Based on the going rate you mention, at least I'm in there...on the bottom end of the range! Thanks again.
    Last edited by kas; May-06-2015 at 04:44.

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  11. #54
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    Just a quick update....with the new fiscal year my compensation went from $55 per Mass to $56.50, leading me to once again believe that my priest would really rather not continue to provide any increases but probably feels that he has to. What I don't understand is that the new budget provides for nearly 29% increase in the total lay employee salary amount (divided among 7 people...I don't even know who they are), and yet my increase comes to around 2.75%. Something does not seem to add up. I average around 3k per year, and yet the total budgeted amount for lay employee salary for this coming year is close to 50k.

  12. #55
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    An update on my situation.

    The organ loft at 11am Mass continues to resemble a social club. There is absolutely no space for quiet reflection and it seems that certain people find my preludes a nuisance. But it doesn't matter. I have 'seen the light'. I have finally realised that the Vatican 2 cafe culture is now deeply ingrained in Catholicism and is here to stay. And the Church just loves rotten art and rotten music!. And it doesn't need the likes of me with all my Bach pieces and lofty ambitions for high art. In fact, parishioners now baulk at even the slightest trace of plainchant or four-part harmony. In my church, we are heading deeper into 'piano song' territory. They don't need me for that, they need a pianist. My talent is being usurped. I am 'over-qualified'. I trained to acquire abilities I will never fully put to use. And it was a very hard and difficult training. And a pointless one.

    Church musicians are treated like sh*t. That's why no serious musician wants anything to do with church. Sadly, in most cases you end up pissing on your art. You end up playing utter dross just to please others. And then you think to yourself: do I really want this?

    It's been a long time coming. Like David Cameron I have flip-flopped so many times. But now, at last, I quit.

    Best wishes,
    Padster

    Oh, by the way, after MUCH persistence on my part I got the key to church, though the person who gave me the master key was uncertain whether he should give it to me at first! Anyway, I got to practice when I wanted and even made a few recordings of myself. But then I wondered WHY I was practicing because the results were totally wasted on the parishioners. They want simple ear-ticklers, not Bach, and they would much prefer it if I played hymns before Mass. Not hymn-preludes, HYMNS! I tried a hymn-prelude once. It was on that eternally dull yet much loved hymn 'I Watch The Sunrise'. I was told sternly by someone in the choir that he was unable to sing along to it! Things were made worse by the fact that the prelude was my own composition, with variations to boot. So I was doubly crushed.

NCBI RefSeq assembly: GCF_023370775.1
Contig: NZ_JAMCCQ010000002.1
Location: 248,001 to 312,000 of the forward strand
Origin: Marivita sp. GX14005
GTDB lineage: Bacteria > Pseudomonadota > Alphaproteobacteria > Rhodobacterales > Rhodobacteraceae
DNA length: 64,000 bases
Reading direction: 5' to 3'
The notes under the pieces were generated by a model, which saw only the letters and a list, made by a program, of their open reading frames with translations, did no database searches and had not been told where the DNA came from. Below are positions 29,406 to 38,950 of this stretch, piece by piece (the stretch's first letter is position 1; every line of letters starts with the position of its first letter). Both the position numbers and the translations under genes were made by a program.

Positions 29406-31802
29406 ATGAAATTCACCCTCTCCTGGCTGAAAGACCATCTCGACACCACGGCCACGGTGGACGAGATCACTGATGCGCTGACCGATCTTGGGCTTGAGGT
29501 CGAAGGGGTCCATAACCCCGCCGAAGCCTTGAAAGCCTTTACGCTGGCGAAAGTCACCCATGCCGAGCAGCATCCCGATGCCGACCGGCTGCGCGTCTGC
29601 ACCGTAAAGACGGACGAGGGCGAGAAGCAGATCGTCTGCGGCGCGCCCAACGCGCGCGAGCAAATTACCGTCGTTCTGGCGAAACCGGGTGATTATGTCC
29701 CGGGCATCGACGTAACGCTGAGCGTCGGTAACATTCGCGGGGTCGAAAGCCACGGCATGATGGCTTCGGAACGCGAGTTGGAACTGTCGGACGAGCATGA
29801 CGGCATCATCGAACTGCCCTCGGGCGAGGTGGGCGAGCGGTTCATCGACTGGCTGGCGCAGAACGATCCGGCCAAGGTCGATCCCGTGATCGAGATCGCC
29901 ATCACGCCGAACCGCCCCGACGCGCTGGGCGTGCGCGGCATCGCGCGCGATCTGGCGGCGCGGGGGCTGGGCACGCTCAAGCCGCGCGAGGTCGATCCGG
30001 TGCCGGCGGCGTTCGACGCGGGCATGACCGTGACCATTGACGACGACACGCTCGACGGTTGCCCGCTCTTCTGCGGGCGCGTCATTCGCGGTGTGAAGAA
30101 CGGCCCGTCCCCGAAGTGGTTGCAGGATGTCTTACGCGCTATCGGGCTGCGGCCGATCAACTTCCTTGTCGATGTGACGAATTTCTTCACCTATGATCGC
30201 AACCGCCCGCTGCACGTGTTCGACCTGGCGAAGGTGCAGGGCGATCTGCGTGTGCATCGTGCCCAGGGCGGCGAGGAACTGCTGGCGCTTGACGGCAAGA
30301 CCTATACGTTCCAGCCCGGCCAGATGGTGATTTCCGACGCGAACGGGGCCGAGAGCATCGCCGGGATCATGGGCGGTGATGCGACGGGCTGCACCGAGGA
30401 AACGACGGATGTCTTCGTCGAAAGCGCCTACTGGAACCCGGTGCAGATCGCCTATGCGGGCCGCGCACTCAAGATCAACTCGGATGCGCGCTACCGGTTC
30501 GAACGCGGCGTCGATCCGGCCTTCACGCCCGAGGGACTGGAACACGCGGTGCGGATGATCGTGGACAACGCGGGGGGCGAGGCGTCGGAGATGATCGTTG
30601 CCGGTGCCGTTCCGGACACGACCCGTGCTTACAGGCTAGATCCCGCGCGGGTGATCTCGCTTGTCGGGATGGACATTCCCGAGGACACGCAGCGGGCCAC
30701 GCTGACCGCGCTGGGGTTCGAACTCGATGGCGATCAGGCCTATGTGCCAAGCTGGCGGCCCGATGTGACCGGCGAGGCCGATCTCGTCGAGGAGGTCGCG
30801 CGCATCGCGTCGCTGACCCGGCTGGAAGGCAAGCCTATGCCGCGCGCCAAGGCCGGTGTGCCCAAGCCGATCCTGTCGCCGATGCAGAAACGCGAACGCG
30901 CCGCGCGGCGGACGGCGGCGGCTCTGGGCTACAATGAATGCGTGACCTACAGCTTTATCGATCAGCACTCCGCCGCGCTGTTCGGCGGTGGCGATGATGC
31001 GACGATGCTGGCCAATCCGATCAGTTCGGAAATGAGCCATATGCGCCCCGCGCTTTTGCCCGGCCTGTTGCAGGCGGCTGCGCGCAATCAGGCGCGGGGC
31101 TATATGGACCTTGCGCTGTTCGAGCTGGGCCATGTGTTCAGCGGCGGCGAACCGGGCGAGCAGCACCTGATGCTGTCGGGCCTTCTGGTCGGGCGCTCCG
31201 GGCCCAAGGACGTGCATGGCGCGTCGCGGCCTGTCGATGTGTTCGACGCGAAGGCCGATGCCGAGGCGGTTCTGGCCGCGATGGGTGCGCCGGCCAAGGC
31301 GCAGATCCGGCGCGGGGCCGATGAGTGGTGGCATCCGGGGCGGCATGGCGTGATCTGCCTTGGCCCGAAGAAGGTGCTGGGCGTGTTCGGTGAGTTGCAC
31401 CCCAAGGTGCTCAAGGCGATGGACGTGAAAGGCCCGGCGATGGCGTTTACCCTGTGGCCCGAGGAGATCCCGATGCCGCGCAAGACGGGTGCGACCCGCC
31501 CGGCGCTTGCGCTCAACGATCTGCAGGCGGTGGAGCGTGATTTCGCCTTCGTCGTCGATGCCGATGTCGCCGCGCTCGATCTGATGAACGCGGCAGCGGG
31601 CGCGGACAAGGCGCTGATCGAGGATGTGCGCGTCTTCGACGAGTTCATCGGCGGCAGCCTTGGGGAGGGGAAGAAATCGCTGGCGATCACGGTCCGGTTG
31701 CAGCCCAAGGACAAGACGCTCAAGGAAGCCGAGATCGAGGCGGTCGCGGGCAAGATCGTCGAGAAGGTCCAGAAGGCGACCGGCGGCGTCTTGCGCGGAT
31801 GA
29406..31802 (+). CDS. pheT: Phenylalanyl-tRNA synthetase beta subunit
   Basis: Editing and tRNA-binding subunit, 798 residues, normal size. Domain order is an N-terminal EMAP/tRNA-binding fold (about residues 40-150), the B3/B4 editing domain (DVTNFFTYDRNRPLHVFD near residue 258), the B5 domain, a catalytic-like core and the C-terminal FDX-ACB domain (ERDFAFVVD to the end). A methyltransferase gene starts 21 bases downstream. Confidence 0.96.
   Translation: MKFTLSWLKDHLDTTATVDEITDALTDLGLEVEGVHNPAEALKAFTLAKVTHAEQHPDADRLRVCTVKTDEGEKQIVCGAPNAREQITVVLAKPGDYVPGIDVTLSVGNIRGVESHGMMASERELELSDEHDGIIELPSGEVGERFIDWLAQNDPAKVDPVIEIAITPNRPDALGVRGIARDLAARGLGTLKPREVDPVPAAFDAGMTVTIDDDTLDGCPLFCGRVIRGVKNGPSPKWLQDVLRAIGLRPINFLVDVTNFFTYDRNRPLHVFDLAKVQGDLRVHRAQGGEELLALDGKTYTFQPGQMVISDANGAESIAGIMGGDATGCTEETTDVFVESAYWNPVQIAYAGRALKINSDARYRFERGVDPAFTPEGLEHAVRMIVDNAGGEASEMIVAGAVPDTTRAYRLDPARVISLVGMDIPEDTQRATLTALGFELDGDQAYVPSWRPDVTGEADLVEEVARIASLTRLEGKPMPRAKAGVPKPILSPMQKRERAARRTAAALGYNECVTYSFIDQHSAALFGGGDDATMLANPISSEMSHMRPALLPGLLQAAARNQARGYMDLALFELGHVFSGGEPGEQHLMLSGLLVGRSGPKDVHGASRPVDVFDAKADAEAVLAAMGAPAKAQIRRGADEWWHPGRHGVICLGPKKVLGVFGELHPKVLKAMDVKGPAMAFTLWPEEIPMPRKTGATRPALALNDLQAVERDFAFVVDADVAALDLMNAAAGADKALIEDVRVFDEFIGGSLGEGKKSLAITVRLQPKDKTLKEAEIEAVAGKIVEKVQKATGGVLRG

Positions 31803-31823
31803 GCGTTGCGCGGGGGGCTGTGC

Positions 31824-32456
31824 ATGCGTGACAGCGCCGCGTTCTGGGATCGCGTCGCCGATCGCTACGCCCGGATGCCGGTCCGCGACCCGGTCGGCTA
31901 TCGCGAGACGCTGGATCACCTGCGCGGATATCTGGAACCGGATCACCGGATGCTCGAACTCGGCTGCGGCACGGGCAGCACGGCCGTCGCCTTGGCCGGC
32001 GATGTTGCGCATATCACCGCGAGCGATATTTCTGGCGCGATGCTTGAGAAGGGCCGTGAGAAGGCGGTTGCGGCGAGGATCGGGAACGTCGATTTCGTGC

The novelty of having a key to the church has already worn off.

    Amateurs have killed it for us. Parishioners expect trained musicians to be like the amateurs.
    Last edited by Padster; Jun-01-2016 at 18:00.

  13. #56
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    Dear Padster,

    So sorry to hear of all the discomfort in the parish. At least you do have a key and can have a practice instrument at your disposal. I often, during my practice sessions, play works that I would never ever play as part of service music (preludes, offertory, communion or postlude) but I continue to play them as these pieces please me to the fullest, and it keeps my skill level up to par at the same time.

    It's good that you are making recordings too .. those will become a legacy memory in later years for you.

    Not all organists are treated in this same manner as you have experienced. I landed a church position 34 years ago (a position I still hold to this day) where they absolutely love everything and anything I play. The organ is smaller (9 ranks) but speaks well into the nave which seats 354 at most. I have done organ concerts in the past to present those kinds of organ works that are not suitable for worship service music due to time constraints and such.

    Lars

  14. #57
    Captain of Water Music JONESEY's Avatar
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    Padster,
    I've been away from the forum for some time and have just caught up on this thread.
    Sounds like you've been really badly treated - I, like Lars have found somewhere I'm really happy, and appreciated for the music I bring.
    There are still the annoyances of people talking through the Prelude / Postlude music, but I wonder if I'm my own worst enemy before the Service by playing quietly - perhaps I'll pull a few more stops out and see if they pay attention some more.

    Keep with it, when you find somewhere they appreciate you, you'll be back on form.

    Incidentally, where are your recordings?, anything we can listen to?

    Cheers,
    Jonesey.
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  15. #58